Yeah, well, again, for me, good karma is important and I don’t think it’s fair to be in a position of advantage like being born in a first world country of some sort, or at least not a third world country. Getting access to food, shelter, then electricity, clothing and all that. Getting early access to technology and the internet, to some more or less decent education, to some career opportunities and so forth, like getting all that and achieving something and being healthy. For me, giving back is mandatory. Again, you can’t ask people to do something, you can make them do something, but for me it’s mandatory. One of the reasons why I joined the WordPress community is that community aspect, helping one another, the ability to use WordPress for students. I’ve taught different WordPress courses and seminars and workshops, even to kids. Right. Because you can set up WordPress for a kid and help them learn how to design WordPress themes or just design through a premium theme or whatever it is. Or just write start writing their own blog or take a photo of their own pictures and start a gallery, right? It’s so inspiring and exciting. For me, if you’re in a third world country and you still have access to a computer of sorts, you can still start building WordPress websites. It provides opportunities. So again, it’s kind of a blessing and a curse, right? WordPress gives the opportunities that make it the reason I’m there, but also makes it so hard to run an actual business, which is, again, kind of the other end of the spectrum. But yeah, that’s why I’m passionate about education. For me, once again, if you have that opportunity, if you’re fortunate enough, it’s an obligation as a human being to do that and seeing how people do philanthropy or like Bill Gates doing the Melissa and Bill kind of foundation and all that. How would you evolve the world unless you do that kind of stuff?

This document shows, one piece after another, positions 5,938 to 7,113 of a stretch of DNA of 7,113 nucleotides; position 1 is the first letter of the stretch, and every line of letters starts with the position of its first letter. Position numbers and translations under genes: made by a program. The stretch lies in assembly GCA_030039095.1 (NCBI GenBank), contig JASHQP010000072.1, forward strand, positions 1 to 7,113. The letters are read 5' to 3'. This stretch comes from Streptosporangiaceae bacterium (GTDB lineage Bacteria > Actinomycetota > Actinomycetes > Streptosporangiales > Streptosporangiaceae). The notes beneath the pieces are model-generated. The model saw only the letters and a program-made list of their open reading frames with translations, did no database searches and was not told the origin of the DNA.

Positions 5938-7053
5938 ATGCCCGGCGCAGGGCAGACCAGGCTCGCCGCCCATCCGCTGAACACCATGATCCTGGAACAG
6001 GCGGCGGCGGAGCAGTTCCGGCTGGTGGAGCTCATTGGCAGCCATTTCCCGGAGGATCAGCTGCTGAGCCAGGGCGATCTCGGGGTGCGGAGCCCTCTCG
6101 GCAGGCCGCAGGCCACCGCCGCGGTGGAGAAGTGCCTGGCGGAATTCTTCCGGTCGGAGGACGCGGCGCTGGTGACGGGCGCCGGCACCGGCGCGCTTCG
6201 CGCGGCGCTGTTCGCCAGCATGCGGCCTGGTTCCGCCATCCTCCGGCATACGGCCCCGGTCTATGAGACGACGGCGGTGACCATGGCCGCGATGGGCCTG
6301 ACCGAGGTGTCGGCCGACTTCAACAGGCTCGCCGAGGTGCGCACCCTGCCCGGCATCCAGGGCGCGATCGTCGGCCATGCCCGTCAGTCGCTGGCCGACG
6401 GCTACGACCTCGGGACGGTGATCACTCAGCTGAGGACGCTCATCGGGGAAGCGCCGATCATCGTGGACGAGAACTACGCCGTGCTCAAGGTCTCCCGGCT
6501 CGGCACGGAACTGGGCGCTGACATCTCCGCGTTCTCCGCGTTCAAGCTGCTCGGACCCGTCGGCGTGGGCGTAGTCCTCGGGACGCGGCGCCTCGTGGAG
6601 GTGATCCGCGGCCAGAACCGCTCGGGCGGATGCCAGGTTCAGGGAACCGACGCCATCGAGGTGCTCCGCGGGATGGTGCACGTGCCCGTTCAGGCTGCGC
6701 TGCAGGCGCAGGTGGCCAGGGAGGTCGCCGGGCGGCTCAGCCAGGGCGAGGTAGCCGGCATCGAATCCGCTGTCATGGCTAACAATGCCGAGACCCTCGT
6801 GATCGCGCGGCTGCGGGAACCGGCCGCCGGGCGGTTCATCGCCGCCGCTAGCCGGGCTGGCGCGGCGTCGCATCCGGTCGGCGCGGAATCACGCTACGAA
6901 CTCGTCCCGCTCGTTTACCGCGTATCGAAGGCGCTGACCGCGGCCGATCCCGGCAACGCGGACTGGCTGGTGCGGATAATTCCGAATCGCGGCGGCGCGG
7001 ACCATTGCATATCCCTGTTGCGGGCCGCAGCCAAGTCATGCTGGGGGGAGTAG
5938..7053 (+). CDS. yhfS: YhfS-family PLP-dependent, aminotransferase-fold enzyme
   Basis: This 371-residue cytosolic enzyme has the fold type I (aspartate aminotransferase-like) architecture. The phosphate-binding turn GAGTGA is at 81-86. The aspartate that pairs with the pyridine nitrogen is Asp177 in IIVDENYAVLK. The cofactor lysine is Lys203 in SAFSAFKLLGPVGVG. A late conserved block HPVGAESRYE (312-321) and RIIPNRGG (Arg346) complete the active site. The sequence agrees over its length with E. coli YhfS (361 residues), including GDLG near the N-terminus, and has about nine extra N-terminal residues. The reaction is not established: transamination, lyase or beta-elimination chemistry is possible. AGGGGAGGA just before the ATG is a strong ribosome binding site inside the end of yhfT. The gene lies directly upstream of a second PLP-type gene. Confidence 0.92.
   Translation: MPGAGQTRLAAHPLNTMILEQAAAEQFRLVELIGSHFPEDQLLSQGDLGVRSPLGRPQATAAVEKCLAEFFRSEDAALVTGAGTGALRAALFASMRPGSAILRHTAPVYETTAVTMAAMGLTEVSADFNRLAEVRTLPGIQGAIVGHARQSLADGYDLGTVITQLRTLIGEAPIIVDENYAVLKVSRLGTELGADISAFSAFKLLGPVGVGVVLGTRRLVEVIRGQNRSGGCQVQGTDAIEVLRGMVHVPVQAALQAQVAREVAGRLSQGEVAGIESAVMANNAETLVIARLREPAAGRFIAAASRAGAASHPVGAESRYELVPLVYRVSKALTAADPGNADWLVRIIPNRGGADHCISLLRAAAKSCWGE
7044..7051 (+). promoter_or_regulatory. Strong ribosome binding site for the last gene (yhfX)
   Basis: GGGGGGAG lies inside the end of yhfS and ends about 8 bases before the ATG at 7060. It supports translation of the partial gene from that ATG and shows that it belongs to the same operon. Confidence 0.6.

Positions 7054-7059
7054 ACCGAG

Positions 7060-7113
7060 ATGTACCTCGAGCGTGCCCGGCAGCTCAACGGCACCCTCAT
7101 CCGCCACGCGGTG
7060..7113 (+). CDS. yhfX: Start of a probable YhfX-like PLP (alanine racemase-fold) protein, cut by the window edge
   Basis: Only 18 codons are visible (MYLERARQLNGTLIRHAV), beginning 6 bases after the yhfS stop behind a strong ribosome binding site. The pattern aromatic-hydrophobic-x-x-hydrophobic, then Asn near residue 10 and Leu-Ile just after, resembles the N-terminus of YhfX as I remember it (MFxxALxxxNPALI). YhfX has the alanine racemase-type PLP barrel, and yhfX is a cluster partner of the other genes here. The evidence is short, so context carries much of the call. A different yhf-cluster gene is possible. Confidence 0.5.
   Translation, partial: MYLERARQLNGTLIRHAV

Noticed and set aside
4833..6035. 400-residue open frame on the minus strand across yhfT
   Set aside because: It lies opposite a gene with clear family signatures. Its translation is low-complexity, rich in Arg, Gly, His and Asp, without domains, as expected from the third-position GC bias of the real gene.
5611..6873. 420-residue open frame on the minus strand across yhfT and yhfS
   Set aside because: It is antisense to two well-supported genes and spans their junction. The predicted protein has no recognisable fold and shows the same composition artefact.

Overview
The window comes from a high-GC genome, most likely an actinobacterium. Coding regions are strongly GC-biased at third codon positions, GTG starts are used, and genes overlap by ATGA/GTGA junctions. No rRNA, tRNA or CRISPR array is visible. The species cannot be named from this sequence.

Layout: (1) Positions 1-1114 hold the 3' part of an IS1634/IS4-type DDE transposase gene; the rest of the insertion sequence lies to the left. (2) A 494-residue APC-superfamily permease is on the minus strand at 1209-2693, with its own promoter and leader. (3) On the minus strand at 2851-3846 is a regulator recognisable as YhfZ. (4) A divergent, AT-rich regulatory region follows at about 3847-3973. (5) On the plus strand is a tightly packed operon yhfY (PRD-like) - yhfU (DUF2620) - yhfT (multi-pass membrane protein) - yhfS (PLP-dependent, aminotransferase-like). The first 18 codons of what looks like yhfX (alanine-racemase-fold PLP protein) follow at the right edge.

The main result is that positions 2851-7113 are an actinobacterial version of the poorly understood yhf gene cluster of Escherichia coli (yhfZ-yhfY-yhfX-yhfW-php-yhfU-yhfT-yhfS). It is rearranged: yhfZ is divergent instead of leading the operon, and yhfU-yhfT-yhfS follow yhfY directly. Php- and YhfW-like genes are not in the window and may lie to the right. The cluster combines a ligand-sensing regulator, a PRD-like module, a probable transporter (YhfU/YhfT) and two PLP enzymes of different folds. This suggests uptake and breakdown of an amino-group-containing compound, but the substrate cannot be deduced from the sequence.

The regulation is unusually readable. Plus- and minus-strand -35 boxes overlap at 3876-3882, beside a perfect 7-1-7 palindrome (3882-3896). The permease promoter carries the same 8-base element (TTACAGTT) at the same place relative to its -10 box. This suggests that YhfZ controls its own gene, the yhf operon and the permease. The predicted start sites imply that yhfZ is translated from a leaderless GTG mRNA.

Maciej Nowak [00:51:18]:

We are entering ground that is very charged. But in the US. This is very popular to be a donor of different sorts like charities written into the I think I recently learned that, for example, Mormons in the US. Are donating 10% of their salary to the church. That then different stuff happens to the money. But this is like integrated into sharing and so on. But also this is so very little benefit in the US. For example, for young manders, for me, this is a land of contrast where you have very little protection for the employee and at the same time you are expected to share for the philanthropy. And this is like it’s not like you want to do this because you think you like in your case, right? Because there is no systemic pressure to give to the charity. Whereas there it’s so popular that this is Natural University asks you to make a donation as a present. Hi, Mario, would you like to make a little gift to our university here and now? I think what you are doing is much more true than even with the larger sums because you can deduct everywhere, you can deduct this from the income. But there it’s like I think it might in some cases be cold blood still, you don’t have to share your wealth. But I have mixed feelings about charity in the US. For example.

Mario Peshev [00:53:12]: